Japan Won The First Major War That Began In The 20th Century, And Their Foe Was A Western Behemoth

(Japanese assault against Russian forces, c. October 10,1904, from Le Patriote Illustré, [Public Domain] via Creative Commons)

 

The 20th century was filled to the brim with wars, including two world wars and multiple communist revolutions. A slew of conflicts were caused by the Cold War between capitalist democracies and communist regimes, which made the 20th century a tense and weary hundred years. The first nation to win a major war that began and ended in that fateful century, however, was none other that the newly modernized country of Japan.

After the 1850s, Japan shed its isolationism and leaped toward modernization. With land forces trained in German strategy, a navy modeled after Britain and an education system inspired by the United States, Japan quickly became a power to be reckoned with. The Japanese proved their newfound capabilities by defeating a major western power in warfare.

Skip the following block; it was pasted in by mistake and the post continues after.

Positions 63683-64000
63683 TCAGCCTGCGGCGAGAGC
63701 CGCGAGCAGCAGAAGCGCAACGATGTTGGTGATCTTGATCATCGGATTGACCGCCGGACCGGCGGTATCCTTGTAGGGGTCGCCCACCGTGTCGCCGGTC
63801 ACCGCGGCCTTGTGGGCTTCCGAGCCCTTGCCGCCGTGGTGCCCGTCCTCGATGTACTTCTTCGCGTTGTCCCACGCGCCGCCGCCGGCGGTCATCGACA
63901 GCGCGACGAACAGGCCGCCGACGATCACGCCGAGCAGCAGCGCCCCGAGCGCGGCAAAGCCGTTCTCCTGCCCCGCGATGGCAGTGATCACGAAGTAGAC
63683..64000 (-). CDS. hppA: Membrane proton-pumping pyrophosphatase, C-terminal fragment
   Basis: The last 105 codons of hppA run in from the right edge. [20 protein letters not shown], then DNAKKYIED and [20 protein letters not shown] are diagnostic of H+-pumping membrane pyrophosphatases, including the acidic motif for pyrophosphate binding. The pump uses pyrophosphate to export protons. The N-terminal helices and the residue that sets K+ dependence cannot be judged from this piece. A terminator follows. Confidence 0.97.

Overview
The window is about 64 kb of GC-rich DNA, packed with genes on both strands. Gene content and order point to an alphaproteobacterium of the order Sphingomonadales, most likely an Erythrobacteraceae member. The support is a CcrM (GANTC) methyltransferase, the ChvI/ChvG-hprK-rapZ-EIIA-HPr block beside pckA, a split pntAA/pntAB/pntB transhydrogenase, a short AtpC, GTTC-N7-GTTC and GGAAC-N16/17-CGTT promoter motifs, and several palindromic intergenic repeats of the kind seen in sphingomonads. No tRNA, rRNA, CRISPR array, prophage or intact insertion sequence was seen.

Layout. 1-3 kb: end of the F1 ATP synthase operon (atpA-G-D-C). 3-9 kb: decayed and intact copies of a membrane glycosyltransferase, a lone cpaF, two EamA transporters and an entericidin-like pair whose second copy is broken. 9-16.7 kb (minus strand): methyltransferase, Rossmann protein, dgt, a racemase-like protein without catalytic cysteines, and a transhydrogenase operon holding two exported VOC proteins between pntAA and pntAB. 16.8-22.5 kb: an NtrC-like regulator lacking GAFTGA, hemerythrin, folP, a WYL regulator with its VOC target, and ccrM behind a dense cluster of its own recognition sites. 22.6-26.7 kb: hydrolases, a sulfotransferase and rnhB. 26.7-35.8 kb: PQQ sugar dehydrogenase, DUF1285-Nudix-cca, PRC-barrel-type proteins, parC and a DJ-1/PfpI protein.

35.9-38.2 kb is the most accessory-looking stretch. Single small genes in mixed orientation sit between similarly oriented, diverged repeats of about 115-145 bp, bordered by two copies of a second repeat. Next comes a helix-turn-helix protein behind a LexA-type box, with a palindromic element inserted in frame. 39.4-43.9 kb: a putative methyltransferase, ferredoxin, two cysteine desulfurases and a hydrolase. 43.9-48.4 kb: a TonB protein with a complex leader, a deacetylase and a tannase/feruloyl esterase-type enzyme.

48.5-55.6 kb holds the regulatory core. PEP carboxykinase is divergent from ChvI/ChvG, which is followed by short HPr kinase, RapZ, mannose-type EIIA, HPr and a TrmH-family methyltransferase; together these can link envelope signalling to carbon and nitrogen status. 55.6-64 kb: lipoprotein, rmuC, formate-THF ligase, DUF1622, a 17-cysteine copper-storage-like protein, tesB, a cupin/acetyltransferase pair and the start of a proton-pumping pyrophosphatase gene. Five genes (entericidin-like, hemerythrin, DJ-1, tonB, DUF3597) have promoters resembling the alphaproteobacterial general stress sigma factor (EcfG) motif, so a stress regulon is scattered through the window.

The conflict was the Russo-Japanese War (1904-1905), where Russia and Japan faced off to determine who would control Korea. The Japanese struck fast. They blockaded a Russian Fleet in Port Arthur and occupied Korea. Next, the Japanese pushed up towards Mongolia and Manchuria. The armies of Japan and Russia finally met in the great Battle of Mukden (February-March, 1905). In one of the largest battles in history, approximately 292,219 Russians faced off against 208,342 Japanese. Japan won the day, but both sides lost tens of thousands of men. Japan sealed its victory over Russia when it destroyed another large Russian fleet in May, prompting Russia to concede defeat on September 5, 1905.

Source:

  • Warfare in the Western World: Military Operations Since 1871, by Robert A. Doughty and Ira D. Gruber et al. Massachusetts: D. C. Heath and Company, 1996.

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